Gilmore Girls: The Complete Fifth Season (Repackage)(DVD)
In season five of the Emmy®-winning series, Lorelai and Rory face major life changes. Lorelai is happy owning and operating an inn with best friend Sookie, but quickly learns the demands of being the boss. A bigger surprise is that her longtime friendship with Luke has become a romance. Lorelai and Luke try to hide their relationship, but the town soon knows they are dating. The reappearance of Rory's father, Christopher (recurring guest star David Sutcliffe), adds to the drama. Rory's romantic life is also complicated; at the forefront is her relationship with Dean (recurring guest star Jared Padalecki, Supernatural) - who's now married. In her second year at Yale, Rory is more involved in the college newspaper, and meets Logan (recurring guest star Matt Czuchry, The Good Wife), who comes from the same old-money world as her grandparents. Rory could be on the path of her dreams - or is she? Notable guest stars this season include Norman Mailer, Michael DeLuise and Carole King.
Perennially one of the WB's highest-rated series, Gilmore Girls
hit its creative high point to date with its stellar fifth season, which started out with young Rory (Alexis Bledel) feeling the fallout of doing something terribly non-Rory-like: sleeping with Dean (Jared Padalecki), her married ex-boyfriend. Rory's indulgence in adultery put, for the first time, a serious, sharp wedge in her relationship with her mother, Lorelai (Lauren Graham), who was both shocked by her daughter's behavior and worried Rory would repeat the mistakes Lorelai made at her age. But while Rory jetted off to Europe with her grandmother (Kelly Bishop) for the summer, Lorelai finally got her relationship with diner owner Luke (Scott Patterson) into a serious groove, starting with an official (and incredibly sweet) first date and others that involved, if you can believe it, a Swedish Pippi Longstocking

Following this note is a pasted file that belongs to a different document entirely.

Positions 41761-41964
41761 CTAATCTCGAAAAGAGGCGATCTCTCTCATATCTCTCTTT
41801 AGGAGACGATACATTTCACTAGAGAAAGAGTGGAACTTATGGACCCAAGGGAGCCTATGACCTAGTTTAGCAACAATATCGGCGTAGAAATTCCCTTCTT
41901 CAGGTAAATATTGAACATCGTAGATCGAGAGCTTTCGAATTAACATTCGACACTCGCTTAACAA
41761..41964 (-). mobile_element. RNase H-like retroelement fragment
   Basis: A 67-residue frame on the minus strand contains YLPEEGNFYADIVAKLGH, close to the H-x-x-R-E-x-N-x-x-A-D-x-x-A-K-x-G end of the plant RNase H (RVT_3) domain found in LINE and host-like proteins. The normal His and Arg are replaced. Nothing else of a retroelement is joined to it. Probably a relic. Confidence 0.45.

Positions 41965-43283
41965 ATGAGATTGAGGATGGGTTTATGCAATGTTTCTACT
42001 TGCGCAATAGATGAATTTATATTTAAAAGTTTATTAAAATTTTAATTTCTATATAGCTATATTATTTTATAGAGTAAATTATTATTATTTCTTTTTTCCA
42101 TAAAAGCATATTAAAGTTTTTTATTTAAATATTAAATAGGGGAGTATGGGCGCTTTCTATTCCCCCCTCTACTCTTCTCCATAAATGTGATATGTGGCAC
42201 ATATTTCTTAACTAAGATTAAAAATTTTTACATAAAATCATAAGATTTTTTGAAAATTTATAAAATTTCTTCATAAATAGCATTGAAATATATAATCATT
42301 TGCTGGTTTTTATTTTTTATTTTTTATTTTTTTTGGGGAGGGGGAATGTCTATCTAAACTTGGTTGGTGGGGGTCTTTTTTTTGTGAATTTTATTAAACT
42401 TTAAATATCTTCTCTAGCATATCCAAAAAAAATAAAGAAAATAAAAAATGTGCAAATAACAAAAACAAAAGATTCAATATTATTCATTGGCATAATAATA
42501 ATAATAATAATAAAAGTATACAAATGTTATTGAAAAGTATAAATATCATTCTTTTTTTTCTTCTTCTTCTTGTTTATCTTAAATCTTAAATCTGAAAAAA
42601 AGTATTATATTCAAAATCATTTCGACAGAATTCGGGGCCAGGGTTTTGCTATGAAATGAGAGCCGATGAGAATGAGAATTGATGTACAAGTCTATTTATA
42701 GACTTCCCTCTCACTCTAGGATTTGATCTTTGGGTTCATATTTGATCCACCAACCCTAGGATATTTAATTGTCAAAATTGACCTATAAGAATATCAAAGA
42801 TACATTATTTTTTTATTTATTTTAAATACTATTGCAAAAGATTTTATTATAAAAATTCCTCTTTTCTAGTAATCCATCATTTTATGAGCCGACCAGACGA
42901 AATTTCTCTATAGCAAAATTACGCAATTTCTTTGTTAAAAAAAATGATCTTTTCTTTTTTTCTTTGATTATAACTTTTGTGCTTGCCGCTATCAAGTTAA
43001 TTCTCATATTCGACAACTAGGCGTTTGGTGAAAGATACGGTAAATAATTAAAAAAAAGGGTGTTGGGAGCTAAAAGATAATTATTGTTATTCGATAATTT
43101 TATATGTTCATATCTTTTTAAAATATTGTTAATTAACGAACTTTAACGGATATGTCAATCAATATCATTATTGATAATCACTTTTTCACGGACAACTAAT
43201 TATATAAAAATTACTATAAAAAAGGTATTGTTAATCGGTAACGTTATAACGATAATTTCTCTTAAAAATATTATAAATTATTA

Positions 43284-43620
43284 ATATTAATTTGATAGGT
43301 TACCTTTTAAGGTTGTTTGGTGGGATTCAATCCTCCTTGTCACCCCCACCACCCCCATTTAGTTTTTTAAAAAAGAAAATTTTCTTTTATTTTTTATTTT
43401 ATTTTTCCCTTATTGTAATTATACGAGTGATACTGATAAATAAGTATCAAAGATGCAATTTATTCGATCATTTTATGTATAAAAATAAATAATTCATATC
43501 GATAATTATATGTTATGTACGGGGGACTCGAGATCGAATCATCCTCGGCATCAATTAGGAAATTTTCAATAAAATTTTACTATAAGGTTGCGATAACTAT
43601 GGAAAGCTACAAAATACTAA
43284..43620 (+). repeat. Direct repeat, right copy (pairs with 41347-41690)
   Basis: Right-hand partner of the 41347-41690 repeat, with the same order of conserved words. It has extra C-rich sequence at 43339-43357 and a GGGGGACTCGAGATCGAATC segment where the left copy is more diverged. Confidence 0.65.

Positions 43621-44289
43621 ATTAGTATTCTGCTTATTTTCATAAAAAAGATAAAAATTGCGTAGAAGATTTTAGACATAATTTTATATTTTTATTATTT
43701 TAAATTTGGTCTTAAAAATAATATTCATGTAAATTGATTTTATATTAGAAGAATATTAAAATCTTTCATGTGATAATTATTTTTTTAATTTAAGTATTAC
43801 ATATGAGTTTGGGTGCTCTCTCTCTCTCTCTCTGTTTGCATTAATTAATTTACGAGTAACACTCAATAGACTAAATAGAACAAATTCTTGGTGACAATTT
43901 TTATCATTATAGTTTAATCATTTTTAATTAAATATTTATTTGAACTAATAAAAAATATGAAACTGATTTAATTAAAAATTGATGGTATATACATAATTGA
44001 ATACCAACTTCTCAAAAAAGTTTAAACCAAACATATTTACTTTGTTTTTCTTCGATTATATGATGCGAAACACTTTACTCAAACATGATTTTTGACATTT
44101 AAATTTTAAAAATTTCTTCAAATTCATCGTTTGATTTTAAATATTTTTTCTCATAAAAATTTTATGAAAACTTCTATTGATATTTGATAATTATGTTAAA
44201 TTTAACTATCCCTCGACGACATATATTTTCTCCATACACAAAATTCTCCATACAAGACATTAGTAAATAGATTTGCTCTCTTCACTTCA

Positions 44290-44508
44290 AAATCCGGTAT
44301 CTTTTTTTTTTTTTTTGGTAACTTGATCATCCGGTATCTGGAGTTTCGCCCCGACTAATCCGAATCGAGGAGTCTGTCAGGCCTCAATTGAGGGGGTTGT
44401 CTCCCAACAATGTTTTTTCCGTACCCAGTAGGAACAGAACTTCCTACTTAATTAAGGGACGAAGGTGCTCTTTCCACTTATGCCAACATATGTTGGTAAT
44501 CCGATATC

movie. And as Lorelai navigated romantic terrain in Stars Hollow (terrain that of course did not run smooth), Rory found life more complex in her second year at Yale, as her relationship with Dean became increasingly strained. Not only that, she found her attention turned towards preppy Logan (Matt Czurchy), a spoiled rich kid who represented everything Rory couldn't stand--and was of course immediately attracted to. Little did Rory know that Logan's entrance into her life, and her interaction with his family, would be the catalyst for one of the most momentous decisions she would ever make.
With this season of Gilmore Girls, creative forces Amy Sherman-Palladino and Daniel Palladino finally found a way to make the Stars Hollow-Yale dichotomy work perfectly, as each location still stood alone but had decided repercussions on the other. Gone were freshman-year anxieties for Rory and in their place were more adult romantic concerns as well as a class consciousness that, for the first serious time, found Rory on the side of the haves and not the have-nots. While the Rory-Dean drama played itself out nicely and succinctly, it was the devilish Logan who lit a fire underneath this Gilmore girl; the episode "You Jump, I Jump, Jack" was a lovely twist on the '30s romantic comedies that found rich folk at play with words and deeds. Bledel started to fully blossom as Rory grew from ingénue to leading lady, and she was matched peerlessly by Graham, whose passion, anger, stubbornness, and ravishing beauty all came to a head in "Wedding Bell Blues," which featured her two greatest nemeses: her mother and Rory's dad, Christopher (David Sutcliffe). The show's trademark eccentricities were all in place--including a Pulp Fiction party and an elementary school production of Fiddler on the Roof, among other things--but it mined the best drama of its run with the season's last four episodes, which found Rory's confidence shaken to the core. To give any of the proceedings away would spoil the drama, but suffice it to say you will be glued to the TV for this season's final four hours; it's Gilmore Girls at its phenomenal best. --Mark Englehart